Of the shares, the regulator has fixed 65% for resident and only 5% for non-resident Bangladeshis
To put an end to market manipulation, the regulator has finalised its rules, allowing general investors to buy 70% shares of any initial public offerings (IPOs), up from the previous 50% and 60% in two separate categories.
As a result, general investors' IPO quota will increase by 10% in fixed price and 20% in book building methods.
Consequently, institutional investors' quota in primary shares will come down by 10% and 20% in fixed price and book building processes respectively.
Sources said the Bangladesh Securities and Exchange Commission (BSEC) has finalised the rules last week.
Of the 70% shares set aside for general investors, the regulator fixed 65% for resident Bangladeshis and only 5% for non-resident Bangladeshis.
In other words, institutional investors will get 20% IPO shares in fixed price and 30% in the book building systems.
Mutual funds will get only 10% primary shares in the fixed price method while they will be treated as institutional investors in the book building system.
Sources at the BSEC said that there are many institutional investors who do not participate in the secondary market.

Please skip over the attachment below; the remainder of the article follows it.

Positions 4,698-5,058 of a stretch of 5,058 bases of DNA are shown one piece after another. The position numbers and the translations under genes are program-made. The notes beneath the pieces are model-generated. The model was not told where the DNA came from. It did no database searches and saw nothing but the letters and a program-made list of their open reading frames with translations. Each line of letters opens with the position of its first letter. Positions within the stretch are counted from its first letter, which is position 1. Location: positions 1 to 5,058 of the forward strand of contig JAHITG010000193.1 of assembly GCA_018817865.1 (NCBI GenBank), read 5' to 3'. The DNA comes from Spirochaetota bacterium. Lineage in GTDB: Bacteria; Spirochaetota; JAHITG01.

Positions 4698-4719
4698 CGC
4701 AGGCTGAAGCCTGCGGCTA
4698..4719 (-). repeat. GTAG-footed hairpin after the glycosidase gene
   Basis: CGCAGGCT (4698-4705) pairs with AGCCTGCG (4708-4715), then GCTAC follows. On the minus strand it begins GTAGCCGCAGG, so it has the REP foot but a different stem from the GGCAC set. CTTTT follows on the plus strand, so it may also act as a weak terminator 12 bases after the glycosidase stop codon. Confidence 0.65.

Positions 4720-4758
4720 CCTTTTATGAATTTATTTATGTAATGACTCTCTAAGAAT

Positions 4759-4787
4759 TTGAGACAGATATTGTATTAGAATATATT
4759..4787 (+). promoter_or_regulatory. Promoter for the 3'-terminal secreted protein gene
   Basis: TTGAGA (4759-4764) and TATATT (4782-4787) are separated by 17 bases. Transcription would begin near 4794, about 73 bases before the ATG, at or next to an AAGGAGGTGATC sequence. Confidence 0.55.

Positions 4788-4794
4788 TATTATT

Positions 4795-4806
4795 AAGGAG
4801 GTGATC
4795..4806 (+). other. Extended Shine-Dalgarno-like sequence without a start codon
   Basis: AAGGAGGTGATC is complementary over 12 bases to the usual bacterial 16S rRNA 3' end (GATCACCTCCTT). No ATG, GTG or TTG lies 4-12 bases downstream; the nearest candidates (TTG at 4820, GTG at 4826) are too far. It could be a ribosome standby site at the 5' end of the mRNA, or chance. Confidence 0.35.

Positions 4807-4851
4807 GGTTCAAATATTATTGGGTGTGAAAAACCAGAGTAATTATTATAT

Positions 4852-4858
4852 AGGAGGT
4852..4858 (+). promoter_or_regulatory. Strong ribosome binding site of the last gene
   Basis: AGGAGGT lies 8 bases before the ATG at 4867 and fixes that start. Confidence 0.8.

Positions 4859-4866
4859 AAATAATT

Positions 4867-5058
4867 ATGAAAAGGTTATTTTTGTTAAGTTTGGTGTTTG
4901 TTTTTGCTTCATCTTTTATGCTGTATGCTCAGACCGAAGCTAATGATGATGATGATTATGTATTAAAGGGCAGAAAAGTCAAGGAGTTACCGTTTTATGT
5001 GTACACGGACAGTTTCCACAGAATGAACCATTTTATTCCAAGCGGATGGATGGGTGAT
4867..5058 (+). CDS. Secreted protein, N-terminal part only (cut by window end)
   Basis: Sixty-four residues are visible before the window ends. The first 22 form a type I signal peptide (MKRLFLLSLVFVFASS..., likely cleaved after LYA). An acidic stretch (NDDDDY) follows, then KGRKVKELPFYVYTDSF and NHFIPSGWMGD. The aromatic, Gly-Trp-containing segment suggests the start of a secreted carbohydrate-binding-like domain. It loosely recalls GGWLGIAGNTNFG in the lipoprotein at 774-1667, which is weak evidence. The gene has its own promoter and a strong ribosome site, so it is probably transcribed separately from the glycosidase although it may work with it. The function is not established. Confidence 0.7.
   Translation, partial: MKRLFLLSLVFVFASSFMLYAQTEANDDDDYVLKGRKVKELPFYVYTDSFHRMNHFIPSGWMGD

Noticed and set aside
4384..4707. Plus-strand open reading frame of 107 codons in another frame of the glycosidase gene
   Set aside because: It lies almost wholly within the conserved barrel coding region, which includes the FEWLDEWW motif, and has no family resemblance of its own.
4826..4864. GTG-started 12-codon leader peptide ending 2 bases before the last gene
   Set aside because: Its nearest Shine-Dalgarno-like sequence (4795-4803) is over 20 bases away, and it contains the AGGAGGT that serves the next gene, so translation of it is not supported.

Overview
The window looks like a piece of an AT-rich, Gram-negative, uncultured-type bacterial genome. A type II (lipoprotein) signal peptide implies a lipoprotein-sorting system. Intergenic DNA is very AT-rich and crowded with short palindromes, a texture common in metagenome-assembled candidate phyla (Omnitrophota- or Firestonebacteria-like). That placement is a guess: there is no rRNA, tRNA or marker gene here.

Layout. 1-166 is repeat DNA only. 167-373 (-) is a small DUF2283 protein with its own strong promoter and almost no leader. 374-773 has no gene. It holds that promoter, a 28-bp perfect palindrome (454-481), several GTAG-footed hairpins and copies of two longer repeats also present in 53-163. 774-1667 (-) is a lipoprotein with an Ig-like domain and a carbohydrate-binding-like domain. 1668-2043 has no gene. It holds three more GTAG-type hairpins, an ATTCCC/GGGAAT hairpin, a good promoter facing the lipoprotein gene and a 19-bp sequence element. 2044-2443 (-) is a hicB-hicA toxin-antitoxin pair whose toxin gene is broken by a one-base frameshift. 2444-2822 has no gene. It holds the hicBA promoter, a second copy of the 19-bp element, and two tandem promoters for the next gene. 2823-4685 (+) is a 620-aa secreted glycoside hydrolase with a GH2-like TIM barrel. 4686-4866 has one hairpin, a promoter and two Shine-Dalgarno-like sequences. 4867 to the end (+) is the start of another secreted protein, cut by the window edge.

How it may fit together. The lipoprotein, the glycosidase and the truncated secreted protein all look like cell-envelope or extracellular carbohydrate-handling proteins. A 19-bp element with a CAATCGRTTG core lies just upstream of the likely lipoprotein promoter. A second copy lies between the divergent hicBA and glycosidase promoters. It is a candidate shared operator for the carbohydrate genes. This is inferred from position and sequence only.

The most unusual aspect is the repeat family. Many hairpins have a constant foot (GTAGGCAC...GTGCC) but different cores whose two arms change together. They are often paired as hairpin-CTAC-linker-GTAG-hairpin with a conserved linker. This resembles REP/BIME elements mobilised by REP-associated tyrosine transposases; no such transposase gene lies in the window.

Besides, there are a number of institutions that exist on paper only to also get shares in the primary market.
From 1 April 2021, every general investor applying for primary shares will get stocks, so it has been necessary to increase the IPO quota for general investors, added the sources.
BSEC Commissioner Shaikh Shamsuddin Ahmed said, "We are trying to make some changes to the IPO rules in the interest of general investors and the betterment of the market.
"We have taken this decision to increase the number of participants because general investors are the owners of around 85% shares in the market."
Shaikh Shamsuddin Ahmed further said, "If we bring down the quota, then the manipulation will be reduced gradually in the primary market. We have a plan to phase out the quota system, but we need time to do so."
Professor Abu Ahmed, a capital market analyst, has termed the decision positive.
"It could be the best if the regulator would have abolished the quota system from the capital market.
"Some institutions take advantage of the quota system and the regulator's decision will reduce manipulation in the primary market."